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Bharat@100: A Citizen Charter

Author: Yuvraj Pokharna
Publication: Organiser.org
Date: August 23, 2022
URL:      https://organiser.org/2022/08/23/92079/bharat/bharat100-a-citizen-charter/

To become a Developed country in true sense, there should be a change in the mindset of its citizens. It is of paramount importance that we should focus more on duties and responsibilities rather than rights

This Independence Day, unlike the others hitherto, has discerned and etched itself a date worth a place in the history of Bharat. Not merely for the fact that we have completed 75 years of freedom from the clutches of the British colonial power and entered the third quarter; not merely for the fact that PM Narendra Modi has kindled nationalism and rightfully so, united the populace of the country under the guise of the mega colossal and propitious campaign called Har Ghar Tiranga which culminated into an unprecedented mass movement. But because we, the people of Bharat have reawakened and reinvigorated our innate propensity for democratic, socialistic, patriotic, plural, tolerant and assimilative, in toto, we have realised our truly Dharmic nature as a society. India, that is Bharat, is celebrating the 75th Independence Day with nationalistic fervor and zeal, dubbed as Har Ghar Tiranga which is only one —perhaps, palpably conspicuous —element of Azadi Ka Amrit Mahotsav. And he has declared—anthropomorphising the confidence that typifies New India—that we have entered the Amrit Kaal, the elixir age.

The Prime Minister’s speech hit all the right notes. He advocated a participatory approach — panch-pran, or a five-point pledge — to bring his vision of Viksit Bharat (developed India) to fruition; the five points being: committing to unfettered and towering resolves and a developed Bharat; decolonisation of Bharatiya minds, purging all traces of servitude; taking pride and conceit in our glorious legacy and heritage; and advocating unity and solidarity. Interestingly and quite so, the fifth ‘pledge’ is to fulfil one’s responsibilities as a citizen. In the past too, the Prime Minister has used the concept of collective consciousness as a tool for citizen engagement and public policy, such as during the 2016 ‘Give it Up’ campaign.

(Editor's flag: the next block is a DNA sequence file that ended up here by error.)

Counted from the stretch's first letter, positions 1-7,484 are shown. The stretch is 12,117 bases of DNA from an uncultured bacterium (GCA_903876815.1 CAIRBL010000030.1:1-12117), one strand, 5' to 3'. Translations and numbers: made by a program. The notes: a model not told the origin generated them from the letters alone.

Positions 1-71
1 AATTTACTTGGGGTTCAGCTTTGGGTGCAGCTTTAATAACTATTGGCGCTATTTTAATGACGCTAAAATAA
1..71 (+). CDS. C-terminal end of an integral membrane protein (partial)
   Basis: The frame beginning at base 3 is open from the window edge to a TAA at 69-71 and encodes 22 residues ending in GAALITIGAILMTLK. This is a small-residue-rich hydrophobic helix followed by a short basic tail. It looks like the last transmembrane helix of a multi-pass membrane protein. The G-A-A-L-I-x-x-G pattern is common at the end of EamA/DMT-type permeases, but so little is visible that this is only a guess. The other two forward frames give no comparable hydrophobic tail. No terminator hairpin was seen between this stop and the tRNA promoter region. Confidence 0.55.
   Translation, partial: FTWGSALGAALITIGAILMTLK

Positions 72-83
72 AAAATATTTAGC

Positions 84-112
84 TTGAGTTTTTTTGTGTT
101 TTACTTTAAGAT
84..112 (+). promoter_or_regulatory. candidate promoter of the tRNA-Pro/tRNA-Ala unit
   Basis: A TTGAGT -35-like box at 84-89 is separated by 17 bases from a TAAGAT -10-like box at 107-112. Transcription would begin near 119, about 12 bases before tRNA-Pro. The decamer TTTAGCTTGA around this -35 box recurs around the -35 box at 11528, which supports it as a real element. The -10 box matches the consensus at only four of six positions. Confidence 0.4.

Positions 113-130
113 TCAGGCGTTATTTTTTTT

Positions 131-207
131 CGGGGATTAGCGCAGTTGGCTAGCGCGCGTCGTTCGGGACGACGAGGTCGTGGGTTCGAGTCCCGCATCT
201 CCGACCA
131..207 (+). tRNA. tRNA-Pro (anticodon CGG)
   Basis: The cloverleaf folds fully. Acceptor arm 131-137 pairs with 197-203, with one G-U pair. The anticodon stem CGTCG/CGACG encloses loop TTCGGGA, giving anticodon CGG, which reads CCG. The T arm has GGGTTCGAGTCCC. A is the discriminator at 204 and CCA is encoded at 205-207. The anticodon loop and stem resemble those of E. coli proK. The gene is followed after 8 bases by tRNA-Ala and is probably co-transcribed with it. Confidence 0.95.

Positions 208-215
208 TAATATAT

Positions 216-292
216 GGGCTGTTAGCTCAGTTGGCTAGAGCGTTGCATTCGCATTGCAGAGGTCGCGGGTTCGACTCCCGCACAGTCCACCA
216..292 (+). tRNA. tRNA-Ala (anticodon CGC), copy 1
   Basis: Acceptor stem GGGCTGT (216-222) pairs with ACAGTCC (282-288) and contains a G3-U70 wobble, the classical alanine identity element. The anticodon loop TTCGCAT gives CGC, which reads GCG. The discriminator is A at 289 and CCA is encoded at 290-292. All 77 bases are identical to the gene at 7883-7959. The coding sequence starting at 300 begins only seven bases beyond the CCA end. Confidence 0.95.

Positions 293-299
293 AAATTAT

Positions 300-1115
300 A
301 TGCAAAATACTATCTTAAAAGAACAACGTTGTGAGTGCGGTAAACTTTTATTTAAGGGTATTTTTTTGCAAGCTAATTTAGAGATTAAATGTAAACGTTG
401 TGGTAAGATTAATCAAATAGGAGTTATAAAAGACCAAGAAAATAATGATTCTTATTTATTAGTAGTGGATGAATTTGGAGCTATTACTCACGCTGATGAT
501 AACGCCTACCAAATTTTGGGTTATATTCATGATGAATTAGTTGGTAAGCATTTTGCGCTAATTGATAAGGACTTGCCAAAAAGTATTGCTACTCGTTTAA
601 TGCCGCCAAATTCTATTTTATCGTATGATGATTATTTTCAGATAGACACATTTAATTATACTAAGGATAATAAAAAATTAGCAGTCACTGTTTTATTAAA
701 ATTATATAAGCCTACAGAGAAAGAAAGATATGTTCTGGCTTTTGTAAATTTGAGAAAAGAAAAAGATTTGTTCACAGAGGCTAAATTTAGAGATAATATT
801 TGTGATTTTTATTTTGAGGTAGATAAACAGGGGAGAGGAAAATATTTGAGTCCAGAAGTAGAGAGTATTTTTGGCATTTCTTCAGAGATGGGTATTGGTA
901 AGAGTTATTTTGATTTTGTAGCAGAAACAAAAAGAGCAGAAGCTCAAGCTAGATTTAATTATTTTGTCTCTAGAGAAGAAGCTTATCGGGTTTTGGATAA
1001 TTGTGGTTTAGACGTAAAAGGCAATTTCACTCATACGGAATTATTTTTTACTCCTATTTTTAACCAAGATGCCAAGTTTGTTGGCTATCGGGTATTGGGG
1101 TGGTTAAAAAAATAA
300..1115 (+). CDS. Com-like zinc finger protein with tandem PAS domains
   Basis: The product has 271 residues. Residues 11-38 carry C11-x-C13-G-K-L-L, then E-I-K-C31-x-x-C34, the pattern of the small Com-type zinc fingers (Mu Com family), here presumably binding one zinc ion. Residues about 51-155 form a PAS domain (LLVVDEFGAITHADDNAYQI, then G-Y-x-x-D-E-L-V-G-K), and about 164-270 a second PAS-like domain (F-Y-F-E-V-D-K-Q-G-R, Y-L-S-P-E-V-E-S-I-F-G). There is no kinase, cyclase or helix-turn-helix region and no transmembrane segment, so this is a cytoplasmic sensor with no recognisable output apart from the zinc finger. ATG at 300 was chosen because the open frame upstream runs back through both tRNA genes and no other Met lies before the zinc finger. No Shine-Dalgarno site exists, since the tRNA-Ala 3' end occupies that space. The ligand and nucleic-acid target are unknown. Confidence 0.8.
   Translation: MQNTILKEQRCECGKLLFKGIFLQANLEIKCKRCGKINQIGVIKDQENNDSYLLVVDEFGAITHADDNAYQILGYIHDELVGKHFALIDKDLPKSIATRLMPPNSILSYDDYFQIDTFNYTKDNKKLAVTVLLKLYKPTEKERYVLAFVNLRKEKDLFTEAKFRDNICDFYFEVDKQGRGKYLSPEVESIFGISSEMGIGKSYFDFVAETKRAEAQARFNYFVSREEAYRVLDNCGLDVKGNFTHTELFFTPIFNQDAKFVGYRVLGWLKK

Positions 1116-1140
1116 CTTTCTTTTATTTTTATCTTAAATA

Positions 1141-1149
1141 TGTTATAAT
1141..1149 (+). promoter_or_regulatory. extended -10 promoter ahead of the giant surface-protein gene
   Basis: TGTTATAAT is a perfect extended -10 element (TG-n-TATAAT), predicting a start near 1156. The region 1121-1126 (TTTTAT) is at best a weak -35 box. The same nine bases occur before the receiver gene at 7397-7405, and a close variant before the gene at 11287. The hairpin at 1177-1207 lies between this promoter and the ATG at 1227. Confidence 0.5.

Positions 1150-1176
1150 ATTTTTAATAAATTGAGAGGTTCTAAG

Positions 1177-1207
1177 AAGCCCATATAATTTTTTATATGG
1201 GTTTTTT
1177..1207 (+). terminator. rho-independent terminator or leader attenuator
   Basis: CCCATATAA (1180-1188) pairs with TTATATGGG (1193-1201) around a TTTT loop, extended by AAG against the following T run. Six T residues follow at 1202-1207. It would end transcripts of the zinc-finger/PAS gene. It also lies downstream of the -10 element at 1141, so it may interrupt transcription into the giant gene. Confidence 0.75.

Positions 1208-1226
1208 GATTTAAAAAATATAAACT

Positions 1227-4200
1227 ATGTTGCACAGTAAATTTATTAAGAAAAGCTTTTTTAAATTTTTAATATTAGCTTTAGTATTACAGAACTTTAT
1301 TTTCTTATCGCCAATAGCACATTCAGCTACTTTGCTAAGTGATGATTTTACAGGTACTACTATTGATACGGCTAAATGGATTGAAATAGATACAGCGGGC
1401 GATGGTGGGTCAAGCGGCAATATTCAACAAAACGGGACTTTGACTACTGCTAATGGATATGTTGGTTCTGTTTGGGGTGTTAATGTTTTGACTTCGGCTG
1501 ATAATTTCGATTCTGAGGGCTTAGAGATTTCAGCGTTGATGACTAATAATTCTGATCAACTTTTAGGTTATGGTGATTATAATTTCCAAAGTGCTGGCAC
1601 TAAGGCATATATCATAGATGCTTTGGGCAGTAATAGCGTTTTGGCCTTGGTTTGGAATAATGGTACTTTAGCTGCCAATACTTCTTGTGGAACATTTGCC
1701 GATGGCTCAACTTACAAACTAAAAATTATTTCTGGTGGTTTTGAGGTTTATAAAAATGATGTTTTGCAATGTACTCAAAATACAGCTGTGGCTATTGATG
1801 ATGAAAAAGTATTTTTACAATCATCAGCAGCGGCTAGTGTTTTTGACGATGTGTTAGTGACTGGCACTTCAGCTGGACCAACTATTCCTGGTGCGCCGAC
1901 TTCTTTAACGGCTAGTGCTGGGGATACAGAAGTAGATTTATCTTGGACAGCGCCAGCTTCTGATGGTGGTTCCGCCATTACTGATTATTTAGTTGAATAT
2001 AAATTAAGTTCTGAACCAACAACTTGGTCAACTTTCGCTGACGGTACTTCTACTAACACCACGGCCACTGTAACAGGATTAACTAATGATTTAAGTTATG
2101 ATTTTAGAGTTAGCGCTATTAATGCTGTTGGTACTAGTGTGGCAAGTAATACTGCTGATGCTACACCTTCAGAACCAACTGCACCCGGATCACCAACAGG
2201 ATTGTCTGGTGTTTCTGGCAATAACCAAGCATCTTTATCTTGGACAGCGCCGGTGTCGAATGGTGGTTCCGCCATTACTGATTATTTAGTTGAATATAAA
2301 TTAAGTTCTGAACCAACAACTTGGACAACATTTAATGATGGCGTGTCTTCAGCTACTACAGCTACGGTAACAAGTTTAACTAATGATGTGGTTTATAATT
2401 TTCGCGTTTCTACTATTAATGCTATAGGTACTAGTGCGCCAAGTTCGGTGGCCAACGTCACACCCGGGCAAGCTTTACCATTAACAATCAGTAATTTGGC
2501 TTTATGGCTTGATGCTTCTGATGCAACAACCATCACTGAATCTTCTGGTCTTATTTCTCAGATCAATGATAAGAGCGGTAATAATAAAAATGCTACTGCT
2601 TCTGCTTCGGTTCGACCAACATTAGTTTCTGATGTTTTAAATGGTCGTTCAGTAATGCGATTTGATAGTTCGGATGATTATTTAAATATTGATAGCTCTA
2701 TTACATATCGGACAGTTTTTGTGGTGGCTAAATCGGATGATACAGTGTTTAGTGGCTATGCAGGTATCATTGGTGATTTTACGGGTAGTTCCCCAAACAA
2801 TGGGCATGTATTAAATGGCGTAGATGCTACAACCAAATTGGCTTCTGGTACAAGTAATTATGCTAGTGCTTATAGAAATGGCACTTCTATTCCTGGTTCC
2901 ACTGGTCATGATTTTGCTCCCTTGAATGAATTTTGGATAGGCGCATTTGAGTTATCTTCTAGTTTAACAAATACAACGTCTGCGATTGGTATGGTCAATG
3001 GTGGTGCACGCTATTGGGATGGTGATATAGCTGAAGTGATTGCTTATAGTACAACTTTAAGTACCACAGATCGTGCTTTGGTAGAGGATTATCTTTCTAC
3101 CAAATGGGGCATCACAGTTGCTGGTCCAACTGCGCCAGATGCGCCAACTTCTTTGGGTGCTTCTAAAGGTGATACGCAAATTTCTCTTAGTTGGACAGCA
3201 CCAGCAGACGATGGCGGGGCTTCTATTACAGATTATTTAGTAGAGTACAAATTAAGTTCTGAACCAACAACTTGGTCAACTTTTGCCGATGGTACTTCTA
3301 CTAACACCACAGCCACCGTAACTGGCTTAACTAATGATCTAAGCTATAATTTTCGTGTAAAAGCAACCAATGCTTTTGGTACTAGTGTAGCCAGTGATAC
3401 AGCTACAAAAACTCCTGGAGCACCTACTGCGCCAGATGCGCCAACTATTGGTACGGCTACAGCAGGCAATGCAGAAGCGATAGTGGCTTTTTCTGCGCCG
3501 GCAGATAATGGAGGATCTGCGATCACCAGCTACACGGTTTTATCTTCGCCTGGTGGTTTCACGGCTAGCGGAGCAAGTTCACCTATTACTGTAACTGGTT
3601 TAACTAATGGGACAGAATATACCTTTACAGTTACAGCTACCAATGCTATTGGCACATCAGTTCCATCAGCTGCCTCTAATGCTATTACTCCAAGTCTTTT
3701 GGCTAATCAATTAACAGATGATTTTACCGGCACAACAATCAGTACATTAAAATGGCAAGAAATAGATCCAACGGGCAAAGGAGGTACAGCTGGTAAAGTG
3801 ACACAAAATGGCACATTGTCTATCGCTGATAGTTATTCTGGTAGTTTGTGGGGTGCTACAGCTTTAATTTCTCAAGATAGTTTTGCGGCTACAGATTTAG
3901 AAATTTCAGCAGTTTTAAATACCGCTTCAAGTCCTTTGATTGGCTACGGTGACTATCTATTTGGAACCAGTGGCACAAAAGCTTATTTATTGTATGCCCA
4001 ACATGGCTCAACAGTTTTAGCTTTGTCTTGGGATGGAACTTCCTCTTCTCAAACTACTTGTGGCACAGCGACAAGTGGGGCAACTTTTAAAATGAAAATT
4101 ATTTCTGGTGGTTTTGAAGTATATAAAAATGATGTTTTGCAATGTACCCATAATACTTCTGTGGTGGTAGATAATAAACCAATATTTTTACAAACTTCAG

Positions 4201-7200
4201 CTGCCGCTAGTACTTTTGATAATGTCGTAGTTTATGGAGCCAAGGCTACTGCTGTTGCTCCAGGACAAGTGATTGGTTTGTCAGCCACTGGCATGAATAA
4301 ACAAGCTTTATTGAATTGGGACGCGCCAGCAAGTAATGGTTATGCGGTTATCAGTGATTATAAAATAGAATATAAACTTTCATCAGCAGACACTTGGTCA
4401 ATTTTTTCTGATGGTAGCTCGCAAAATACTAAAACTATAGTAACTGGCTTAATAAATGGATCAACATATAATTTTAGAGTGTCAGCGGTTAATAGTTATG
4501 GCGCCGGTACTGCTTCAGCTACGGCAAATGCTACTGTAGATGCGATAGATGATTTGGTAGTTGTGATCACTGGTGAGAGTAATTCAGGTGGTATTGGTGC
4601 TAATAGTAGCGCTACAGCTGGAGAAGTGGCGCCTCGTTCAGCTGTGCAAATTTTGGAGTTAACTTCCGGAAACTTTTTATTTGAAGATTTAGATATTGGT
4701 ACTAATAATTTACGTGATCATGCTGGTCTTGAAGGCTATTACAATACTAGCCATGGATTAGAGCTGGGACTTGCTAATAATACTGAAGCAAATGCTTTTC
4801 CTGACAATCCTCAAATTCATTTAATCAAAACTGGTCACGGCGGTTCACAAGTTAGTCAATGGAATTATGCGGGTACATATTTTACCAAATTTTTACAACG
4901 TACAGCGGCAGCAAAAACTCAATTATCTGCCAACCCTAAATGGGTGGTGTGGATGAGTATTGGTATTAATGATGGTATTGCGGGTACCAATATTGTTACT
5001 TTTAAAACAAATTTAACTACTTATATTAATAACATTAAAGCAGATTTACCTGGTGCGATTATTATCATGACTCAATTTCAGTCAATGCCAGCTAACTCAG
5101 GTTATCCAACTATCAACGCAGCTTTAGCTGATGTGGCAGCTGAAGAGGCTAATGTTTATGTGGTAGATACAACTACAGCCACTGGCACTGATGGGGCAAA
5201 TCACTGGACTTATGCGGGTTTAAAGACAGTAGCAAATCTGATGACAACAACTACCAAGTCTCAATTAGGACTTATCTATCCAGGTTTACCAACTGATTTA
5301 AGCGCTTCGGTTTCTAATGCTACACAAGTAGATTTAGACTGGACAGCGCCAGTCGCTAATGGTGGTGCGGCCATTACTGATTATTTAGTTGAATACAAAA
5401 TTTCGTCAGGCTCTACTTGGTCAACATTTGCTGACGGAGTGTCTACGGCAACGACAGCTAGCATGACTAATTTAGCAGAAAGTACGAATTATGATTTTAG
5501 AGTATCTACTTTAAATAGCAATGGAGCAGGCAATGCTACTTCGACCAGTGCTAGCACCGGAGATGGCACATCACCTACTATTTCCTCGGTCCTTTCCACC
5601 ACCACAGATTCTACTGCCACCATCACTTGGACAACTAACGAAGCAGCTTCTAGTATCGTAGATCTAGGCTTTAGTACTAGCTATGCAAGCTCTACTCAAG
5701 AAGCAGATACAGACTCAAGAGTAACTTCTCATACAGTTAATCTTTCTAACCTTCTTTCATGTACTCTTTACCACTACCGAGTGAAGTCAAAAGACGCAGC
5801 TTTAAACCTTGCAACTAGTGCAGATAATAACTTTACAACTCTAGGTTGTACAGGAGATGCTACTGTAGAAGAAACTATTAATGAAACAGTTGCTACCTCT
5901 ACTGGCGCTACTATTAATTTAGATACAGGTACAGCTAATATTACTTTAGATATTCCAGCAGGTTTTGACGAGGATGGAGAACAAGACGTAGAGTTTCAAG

What ought to be the duties and responsibilities of a citizen? What makes one an ideal citizen? One ponders upon this when the Prime Minister Modi—of the second largest populated and youngest nation on the planet—calls “India the mother of democracy” in his Independence Day speech and simultaneously propounds the citizens to be responsible and dutiful, and that includes the ilk of the honorary legislatives, especially the Chief Ministers and the Prime Minister. The ulterior message is to invoke citizen engagement and participation that could buttress the administration, culminating in the completion of a desired task.

Let’s draft a citizen charter for the next 25 years, i.e., India@100, laying bare some basic civic duties that, if obliged and conformed to by every Indian at individual levels, will certainly make Bharat a Vishwa Guru.

1. Sagacious Use of Energy: This includes a judicious use of energy that not only can reduce energy waste but also add to the energy conservation drives going across the nation. Switching lights, fans, and etc when not in use is one basic thing that can be done at all levels.

2. Recycle and Reuse: Recycling is one among many things that saw a steep rise and profuse public involvement in the last few years. Now that a product is recycled, ensure it is reused. Littering in public spaces not only aggravates the aesthetics but also the environmental damages are tangential in the long run. In fact, the waste segregation at the source level is one good stratagem that is being followed by the administration at different rungs.